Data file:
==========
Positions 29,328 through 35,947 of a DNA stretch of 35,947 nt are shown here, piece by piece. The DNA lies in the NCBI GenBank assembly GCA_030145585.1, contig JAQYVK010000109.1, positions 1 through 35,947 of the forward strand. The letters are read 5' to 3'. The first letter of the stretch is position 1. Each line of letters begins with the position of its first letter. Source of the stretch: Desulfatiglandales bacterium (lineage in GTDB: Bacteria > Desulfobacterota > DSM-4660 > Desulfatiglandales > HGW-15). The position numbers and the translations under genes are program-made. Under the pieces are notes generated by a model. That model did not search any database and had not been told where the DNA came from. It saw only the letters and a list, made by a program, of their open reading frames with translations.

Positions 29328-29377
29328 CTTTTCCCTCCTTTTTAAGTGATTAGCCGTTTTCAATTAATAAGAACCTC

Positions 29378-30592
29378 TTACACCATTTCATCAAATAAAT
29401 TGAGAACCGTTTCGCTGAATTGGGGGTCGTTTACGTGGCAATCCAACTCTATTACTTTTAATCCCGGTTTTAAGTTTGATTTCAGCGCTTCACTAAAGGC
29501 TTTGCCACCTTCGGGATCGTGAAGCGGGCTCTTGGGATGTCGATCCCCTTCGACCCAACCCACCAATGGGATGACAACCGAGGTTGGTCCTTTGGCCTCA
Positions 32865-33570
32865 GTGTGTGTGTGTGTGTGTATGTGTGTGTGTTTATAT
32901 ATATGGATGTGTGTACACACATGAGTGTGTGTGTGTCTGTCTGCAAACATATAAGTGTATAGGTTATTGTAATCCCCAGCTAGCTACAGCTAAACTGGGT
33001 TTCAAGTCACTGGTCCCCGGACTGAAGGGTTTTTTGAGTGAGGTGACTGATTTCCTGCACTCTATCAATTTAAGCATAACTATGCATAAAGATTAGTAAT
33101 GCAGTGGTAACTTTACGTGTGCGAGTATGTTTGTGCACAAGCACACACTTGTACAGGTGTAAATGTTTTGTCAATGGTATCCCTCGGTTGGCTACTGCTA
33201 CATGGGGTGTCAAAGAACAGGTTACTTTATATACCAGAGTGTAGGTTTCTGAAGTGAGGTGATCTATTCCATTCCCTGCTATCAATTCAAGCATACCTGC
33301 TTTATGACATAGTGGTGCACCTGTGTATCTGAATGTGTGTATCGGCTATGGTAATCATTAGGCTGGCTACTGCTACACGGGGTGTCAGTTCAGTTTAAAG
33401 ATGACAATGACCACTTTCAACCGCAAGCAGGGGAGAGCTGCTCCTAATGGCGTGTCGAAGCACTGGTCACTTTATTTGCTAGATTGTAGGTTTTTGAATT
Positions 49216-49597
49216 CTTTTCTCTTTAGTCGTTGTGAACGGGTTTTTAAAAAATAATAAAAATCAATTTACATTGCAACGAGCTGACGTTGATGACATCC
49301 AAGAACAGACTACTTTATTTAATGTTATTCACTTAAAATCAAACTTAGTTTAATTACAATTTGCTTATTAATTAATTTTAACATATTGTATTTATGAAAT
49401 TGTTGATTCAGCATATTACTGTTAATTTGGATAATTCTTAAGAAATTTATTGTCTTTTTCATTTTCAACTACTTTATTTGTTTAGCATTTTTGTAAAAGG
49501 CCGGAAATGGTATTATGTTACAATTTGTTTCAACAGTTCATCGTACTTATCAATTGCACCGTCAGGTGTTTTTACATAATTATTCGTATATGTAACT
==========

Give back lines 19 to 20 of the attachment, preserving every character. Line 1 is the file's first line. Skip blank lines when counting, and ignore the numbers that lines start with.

49401 TGTTGATTCAGCATATTACTGTTAATTTGGATAATTCTTAAGAAATTTATTGTCTTTTTCATTTTCAACTACTTTATTTGTTTAGCATTTTTGTAAAAGG
49501 CCGGAAATGGTATTATGTTACAATTTGTTTCAACAGTTCATCGTACTTATCAATTGCACCGTCAGGTGTTTTTACATAATTATTCGTATATGTAACT